If you’re a business that operates out of a storefront, then the odds are you want to attract and serve customers that are nearby.
In this lesson we’ll be explaining the ins and outs of one of the best ways to connect with local customers: local directories.
Local directories are a great way for local businesses to connect with potential customers in their area. The first step is to create a listing
These listings include your key information, like your business name, your address and your telephone number.
Many local directories require that your business has a physical location or a local service area in order to be listed, so online only businesses are usually ineligible.
To get started, you’ll need decide on the name of your business as you want it to appear online. The name of your business seems straightforward, right? But, consistency is key. If the sign in front of your shop says Mike’s Bikes, then you don’t want to list it as “Michael’s Bicycles” in one directory and as “Mike’s Bikes” in another.
For the address, you’ll need a physical address or location. Post office boxes and shared locations usually won’t be accepted.
Just like with your business name, enter your address in the same exact way for every directory.
Make sure you include a phone number where interested customers can reach you to ask a question or make a booking.
You’ve got to have three things—name, address, telephone number—to attract local customers.
There are lots of online directories to choose from, but we’ll start with the obvious ones.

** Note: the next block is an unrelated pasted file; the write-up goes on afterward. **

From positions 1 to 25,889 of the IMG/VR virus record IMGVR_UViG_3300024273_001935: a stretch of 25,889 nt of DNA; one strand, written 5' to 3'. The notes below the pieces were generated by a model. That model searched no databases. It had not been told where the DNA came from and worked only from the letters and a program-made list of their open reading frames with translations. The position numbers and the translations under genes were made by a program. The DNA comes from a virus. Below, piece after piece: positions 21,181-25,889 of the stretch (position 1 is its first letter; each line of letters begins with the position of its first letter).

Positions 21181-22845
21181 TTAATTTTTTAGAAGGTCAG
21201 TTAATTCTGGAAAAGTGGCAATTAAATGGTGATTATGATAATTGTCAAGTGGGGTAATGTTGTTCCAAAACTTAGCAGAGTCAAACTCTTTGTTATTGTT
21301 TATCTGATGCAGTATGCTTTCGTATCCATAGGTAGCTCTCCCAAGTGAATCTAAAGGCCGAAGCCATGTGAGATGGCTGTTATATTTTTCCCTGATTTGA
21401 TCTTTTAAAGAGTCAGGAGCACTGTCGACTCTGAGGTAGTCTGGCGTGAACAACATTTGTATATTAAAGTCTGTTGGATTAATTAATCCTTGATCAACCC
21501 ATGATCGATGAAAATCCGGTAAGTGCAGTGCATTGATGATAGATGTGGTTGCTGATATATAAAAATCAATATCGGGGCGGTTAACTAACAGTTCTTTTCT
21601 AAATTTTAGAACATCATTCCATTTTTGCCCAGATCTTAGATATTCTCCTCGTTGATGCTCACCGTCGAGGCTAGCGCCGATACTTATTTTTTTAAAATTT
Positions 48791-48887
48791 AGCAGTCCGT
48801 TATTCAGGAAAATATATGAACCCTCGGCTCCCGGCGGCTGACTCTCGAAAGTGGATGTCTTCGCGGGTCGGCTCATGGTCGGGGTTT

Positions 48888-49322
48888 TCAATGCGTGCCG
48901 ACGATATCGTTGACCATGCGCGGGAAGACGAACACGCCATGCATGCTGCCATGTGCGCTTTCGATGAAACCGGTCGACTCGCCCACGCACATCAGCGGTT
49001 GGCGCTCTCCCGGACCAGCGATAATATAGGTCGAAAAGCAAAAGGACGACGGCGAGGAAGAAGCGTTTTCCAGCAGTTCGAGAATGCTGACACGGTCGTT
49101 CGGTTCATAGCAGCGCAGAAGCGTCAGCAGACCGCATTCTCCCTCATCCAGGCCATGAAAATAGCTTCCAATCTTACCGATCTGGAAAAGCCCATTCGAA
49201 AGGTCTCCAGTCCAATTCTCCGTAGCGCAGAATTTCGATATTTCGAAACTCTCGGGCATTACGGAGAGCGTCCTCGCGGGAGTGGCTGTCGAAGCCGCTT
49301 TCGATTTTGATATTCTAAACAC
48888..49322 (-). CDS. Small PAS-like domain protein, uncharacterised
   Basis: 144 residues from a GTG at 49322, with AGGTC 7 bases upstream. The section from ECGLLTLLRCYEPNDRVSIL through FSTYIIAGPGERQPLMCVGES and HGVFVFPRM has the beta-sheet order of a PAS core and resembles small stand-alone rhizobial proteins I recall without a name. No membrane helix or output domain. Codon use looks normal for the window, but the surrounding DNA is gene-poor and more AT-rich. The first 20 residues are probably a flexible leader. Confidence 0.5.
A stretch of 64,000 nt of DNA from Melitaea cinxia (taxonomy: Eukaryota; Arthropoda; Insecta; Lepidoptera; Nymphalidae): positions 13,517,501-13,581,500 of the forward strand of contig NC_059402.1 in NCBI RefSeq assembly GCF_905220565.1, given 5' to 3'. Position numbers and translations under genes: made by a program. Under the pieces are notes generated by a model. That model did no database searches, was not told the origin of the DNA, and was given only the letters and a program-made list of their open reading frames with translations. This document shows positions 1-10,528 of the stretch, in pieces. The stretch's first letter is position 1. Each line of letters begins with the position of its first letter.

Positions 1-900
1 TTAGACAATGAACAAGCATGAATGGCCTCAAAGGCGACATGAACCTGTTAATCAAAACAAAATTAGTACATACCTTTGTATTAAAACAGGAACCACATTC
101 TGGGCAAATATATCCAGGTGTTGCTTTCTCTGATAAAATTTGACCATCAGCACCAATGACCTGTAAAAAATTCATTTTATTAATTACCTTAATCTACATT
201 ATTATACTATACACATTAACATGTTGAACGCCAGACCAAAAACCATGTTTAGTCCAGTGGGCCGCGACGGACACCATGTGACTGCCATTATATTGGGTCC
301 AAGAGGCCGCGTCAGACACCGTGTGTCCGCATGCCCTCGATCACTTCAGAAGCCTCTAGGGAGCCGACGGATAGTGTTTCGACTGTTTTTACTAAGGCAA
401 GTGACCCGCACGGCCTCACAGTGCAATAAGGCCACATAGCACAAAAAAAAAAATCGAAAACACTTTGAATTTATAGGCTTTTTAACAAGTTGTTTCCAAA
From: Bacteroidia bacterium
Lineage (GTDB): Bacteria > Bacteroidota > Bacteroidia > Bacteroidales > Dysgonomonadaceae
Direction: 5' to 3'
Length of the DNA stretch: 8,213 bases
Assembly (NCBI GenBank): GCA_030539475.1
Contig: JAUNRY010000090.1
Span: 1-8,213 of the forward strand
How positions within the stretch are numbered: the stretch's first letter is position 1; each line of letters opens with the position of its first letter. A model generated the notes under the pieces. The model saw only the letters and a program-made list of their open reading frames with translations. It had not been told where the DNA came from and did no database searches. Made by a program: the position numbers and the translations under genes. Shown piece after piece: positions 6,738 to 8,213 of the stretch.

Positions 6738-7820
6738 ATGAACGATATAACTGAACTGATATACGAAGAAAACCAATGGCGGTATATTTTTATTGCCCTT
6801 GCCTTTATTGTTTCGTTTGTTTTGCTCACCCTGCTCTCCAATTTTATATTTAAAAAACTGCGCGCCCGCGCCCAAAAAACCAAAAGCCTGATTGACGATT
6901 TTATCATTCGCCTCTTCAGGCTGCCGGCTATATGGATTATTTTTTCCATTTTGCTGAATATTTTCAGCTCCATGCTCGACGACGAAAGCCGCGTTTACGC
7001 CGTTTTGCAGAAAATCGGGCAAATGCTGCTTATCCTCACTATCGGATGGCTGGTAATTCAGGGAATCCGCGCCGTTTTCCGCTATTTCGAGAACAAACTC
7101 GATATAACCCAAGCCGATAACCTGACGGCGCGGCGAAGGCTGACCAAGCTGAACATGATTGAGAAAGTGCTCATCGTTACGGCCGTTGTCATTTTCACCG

First, you want your business and all those great local details to show up on the most popular search engines, like Google.
You should also explore options on major local directories, social networks and review sites, and some of these might be industry specific. Not sure where to find them? Try searching for a business that’s similar to yours to see where they appear.
Every local listing site has its own registration and verification process, but most work essentially the same way. Let's talk about what this might look like for a bicycle shop.
You need to include three key pieces—name, address and phone number—plus additional business details like your working hours, photos of all those beautiful bikes, videos of your shop, and anything else they’ll let you list. You may be asked to choose one or more categories to describe your business, and while you might not find the perfect category, you should always try to choose the closest fit.
Sometimes the directories will ask you to prove that you are, in fact, the owner of the business you’re verifying. It makes sense, and every directory is different, but most will verify you by doing things like mailing you a postcard with a special code on it, leaving a voice or text message for you with a code, or sending you an email with verification instructions.
Once you’re approved, you can update and manage your listing any time. That just means regularly reviewing and changing the particulars as needed. It's a good idea for the business owner to keep track of the details for these listings as staff may turnover. If someone else sets up the listing for you, make sure they give you the access details as you’ll likely need to make changes later.
If you’re listed on heaps of directories—and you should be—you’ll want to keep track of what you’ve got where, maybe by making a spreadsheet.
You always want to keep your local listings consistent and up-to-date.
To sum up, you want to connect with local customers, by taking advantage of the major search engines’ local business listings and creating profiles on business directory websites, review sites and more.
Being there gives you the best shot of connecting with local customers
- where to start
- how to list your business
- how to manage your local profiles.